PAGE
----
Consistent growth in height and weight are two of several factors a doctor uses to assess your child's nutrition, health and development. By tracking your toddler's growth on a standard growth chart, his pediatrician can identify problems early and look for potential causes. You can create a simpler toddler growth chart at home as a keepsake.
Create a Toddler Growth Chart
Ask your pediatrician for a copy of your child's growth chart or create one to put in your child's baby book.
Download and print the simplified, toddler growth chart to record your toddler's height (length up to age two years) in inches and weight in pounds. The pre-drawn curves on the simpler charts represent the average rate of growth in height and weight for 50% of children ages 12-36 months in six month intervals.
Information was taken from the World Health Organization (WHO) and the United States Centers for Disease Control and Prevention (CDC) growth data tables.
Boys' Toddler Growth Chart
How to Use the Charts
- Select, download and print the chart for a boy or girl.
- Weigh (in pounds) and measure (in inches) your toddler and write down the numbers. Conversely, you can use measurements from your child's pediatrician.
- Find your toddler's age in months on the horizontal line at the bottom of the chart.
- Go up vertically in a straight line from his age and find his height measurement on the vertical line on the left.
- Mark a dot in the box where his height measurement intersects with his age.
- For his weight follow the same steps but use the vertical axis on the right of the chart to find and chart his weight for his age.
- As your child grows you can connect the dots to draw growth curves.
- Compare your toddler's growth curve to the average height and weight curves that are pre-drawn on the chart.
Standard Growth Charts
Growth charts track the rate (velocity) of growth of a child from birth to age 20. Both the (WHO) and the (CDC) standard growth charts are used in the United States.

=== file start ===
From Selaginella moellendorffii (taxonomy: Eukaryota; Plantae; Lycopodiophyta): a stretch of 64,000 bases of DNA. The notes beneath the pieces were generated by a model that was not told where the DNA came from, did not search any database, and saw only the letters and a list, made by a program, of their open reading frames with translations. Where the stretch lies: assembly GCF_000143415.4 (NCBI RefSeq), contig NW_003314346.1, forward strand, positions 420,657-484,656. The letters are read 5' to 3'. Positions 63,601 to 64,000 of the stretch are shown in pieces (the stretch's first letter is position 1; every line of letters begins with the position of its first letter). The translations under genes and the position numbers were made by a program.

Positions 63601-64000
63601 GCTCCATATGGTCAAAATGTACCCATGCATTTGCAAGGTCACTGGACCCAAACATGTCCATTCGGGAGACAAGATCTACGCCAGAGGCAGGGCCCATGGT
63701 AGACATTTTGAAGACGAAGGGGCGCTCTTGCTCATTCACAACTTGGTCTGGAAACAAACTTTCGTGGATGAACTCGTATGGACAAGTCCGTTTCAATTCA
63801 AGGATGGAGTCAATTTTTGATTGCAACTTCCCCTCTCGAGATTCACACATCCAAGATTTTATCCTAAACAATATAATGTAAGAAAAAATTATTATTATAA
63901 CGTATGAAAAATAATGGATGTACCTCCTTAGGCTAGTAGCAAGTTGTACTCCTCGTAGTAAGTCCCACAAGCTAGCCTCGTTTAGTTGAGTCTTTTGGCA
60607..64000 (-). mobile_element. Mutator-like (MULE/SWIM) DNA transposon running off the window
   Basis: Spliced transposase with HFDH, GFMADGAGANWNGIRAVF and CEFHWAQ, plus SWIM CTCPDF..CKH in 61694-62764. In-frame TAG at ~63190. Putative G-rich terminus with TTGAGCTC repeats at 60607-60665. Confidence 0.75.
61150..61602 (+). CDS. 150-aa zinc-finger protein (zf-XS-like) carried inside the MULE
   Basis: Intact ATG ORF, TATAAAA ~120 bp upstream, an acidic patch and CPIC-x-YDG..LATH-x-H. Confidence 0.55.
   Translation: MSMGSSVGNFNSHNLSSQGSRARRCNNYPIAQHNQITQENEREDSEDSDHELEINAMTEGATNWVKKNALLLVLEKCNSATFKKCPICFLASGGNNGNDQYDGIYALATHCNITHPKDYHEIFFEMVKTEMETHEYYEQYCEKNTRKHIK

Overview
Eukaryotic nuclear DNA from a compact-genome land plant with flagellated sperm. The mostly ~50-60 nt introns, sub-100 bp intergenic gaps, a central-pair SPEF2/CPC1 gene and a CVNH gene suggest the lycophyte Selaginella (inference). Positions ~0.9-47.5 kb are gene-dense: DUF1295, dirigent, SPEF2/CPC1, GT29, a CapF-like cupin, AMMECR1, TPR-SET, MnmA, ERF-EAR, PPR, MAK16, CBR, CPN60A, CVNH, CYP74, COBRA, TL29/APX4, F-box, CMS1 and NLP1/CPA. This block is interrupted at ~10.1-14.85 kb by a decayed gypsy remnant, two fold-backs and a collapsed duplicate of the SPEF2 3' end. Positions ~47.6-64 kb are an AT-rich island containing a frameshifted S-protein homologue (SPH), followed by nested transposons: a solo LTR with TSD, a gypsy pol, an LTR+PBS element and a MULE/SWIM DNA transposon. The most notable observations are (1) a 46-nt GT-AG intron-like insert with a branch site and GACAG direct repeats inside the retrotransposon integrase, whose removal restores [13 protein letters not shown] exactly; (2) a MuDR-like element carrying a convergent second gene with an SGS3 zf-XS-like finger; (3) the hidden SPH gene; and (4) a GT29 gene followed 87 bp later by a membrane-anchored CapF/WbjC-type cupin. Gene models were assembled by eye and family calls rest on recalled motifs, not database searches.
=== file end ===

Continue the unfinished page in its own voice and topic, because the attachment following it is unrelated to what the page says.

The CDC currently recommends the use of the CDC and the (WHO) standard charts as follows:
- Use WHO charts for ages less than two years. These charts are derived from breast-fed, well-nourished, children from all over the globe. WHO does not provide charts for ages 5-19.
- Use CDC charts for ages two to nineteen years. These charts are derived from bottle-fed children of middle-class white women in the U. S. during 1963-1993 under various conditions.
A toddler will therefore be tracked on the WHO charts up to age two and switched to the CDC charts around age three.
There is a set of charts for girls and a set for boys because boys grow at a different rate than girls.
The percentile curves represent the normal variation in rate of growth of many children. Your pediatrician uses these curves to:
- See how your child grows in relationship to many other children
- Keep track of your child's rate and consistency of growth over time
Interpretation of Toddler's Growth Chart
Keep the following in mind when you're interpreting your toddler's growth patterns:
- A normal, healthy child's growth pattern can vary from month to month but will tend to follow a particular percentile curve.
- A child can be healthy yet vary at a doctor's visit from his usual growth curve for any of his measurements.
- As long as a child does not vary wildly from his usual curve or continue to fall way off his curve there is little cause for concern.
- Your child's pediatrician will look at your toddler's overall growth pattern and other health factors to assess his progress and decide if an evaluation or intervention is needed.
- If your toddler falls outside the upper (95th/98th), or lower limits (5th/2nd) of the percentile curves or falls way off his usual curve, your pediatrician will look at potential problems. These include failure to thrive because of your toddler's diet, or delays in his development.
Your Toddler's Growth in Perspective
Growth charts are a single tool used to assess your child's health and development. Rather than worry about a single measurement that doesn't follow her usual pattern, you and your pediatrician should discuss how this relates to the overall health of your toddler. In addition be alert for any nutritional difficulties or developmental delays and bring to her doctor's attention.